The bigger picture

The first question was tackled by Ivan Krastev in a New York Times opinion piece published on Nov. 11, 2015 titled “Why Did the ‘Twitter Revolutions’ Fail?” where he argued that societies’ urge for stability and predictability dominated over calls for disruption and change. Krastev noted that Mr. Vladimir Putin and Mr. Recep Tayyip Erdogan understood very well their respective societies’ demand for stability and manipulated developments so that these societies would consolidate around the state and the national leader. There is ample food for thought here for Turkey’s opposition.

Written right after the horrendous Ankara bombing in October, Umut Ozkirimli’s piece in openDemocracy titled “Ankara bombing and the end of the Turkish Republic” argues that we are witnessing the end of the Turkish Republic as we know it. He underlines that “the anger that pits half of the society against the other is too intense, the divisions that run through various ethnic, religious and ideological groups are too deep to paper over … the quest of the Kurds for the full recognition of their identity and rights, especially in the context of the developments in Iraq and Syria, is in the long-run irreversible.” This is certainly an argument that needs to be revisited after the election outcome on Nov. 1 and Krastev’s more overarching argument. We ought to ponder what this means for our country.

Lastly, Soli Ozel’s insightful piece in Haberturk titled “Kitlelerin İsyani” (The uprising of the masses) points to the rise of demagogues due to the failure of elites to connect with the masses and deliver on their issues. He notes that the gap between elites and societies is increasingly widening, which opens the door to an “Age of Demagogues.” Such tendencies are to be seen in Turkey, India and Taiwan where millions of people have migrated to cities and have opted for ambitious, new local elites who promise to deliver on their needs. Ozel argues that the world is not entering a clash of civilization but a clash between pluralism and an aggrieved localism that is likely to be very costly.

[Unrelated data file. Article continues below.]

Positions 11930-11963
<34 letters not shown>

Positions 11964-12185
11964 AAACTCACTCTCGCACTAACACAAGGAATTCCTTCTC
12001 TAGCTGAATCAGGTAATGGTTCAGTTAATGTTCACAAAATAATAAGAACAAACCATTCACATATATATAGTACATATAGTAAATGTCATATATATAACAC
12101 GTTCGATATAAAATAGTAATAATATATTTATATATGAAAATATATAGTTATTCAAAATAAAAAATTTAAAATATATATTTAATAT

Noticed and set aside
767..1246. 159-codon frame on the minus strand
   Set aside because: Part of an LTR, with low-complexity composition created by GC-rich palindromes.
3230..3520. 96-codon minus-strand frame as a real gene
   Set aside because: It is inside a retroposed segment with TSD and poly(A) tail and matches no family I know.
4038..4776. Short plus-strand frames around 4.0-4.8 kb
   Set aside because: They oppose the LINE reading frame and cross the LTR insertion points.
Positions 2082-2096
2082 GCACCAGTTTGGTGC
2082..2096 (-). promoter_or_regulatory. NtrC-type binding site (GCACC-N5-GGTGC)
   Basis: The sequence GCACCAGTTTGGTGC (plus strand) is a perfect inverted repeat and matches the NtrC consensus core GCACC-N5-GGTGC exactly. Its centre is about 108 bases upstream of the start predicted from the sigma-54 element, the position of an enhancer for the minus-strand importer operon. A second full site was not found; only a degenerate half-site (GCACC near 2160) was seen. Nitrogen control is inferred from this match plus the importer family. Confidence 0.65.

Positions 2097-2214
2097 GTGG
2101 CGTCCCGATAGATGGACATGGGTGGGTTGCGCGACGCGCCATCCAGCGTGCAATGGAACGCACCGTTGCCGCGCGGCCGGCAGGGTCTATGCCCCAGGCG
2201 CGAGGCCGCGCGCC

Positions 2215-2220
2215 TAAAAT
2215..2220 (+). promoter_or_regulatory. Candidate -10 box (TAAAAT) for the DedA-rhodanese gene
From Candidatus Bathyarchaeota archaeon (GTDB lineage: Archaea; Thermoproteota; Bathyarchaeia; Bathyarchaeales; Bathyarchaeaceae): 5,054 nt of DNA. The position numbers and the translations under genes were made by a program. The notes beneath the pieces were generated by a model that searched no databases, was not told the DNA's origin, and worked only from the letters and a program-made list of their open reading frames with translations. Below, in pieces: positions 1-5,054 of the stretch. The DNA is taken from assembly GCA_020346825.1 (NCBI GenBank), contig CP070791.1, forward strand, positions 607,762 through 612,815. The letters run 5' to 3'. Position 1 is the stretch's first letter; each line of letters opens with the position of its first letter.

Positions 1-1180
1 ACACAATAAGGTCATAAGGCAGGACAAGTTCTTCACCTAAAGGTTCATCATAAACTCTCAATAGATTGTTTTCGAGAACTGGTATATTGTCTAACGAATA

Examining Turkey in view of these three thoughtful pieces provides a number of answers to what we are observing currently in Turkey. The Turkish Republic that we know has indeed come to an end; the large conservative masses have ensured that their aggrieved local leaders have reshaped the country at the expense of pluralism, the rule of law and minority rights. The Gezi Park protests suffered from the fragility and diversity of Twitter revolutions. It overlooked the centrality of being organized on the ground and its true impact on the rest of society. As we saw on Nov. 1, the potential for chaos and instability has precipitated a strong reaction in favor of the political actor the Turkish electorate thought was most likely to deliver stability and order. In this sense we are as Krastev noted “witnessing a new anti-cosmopolitan moment.”

These trends are much more gravitating than daily political considerations and must be understood properly if an alternative to this pervading localism is to emerge. Recognizing these fundamental dynamics and understanding their backgrounds is critical to make sense of what we are witnessing in Turkey.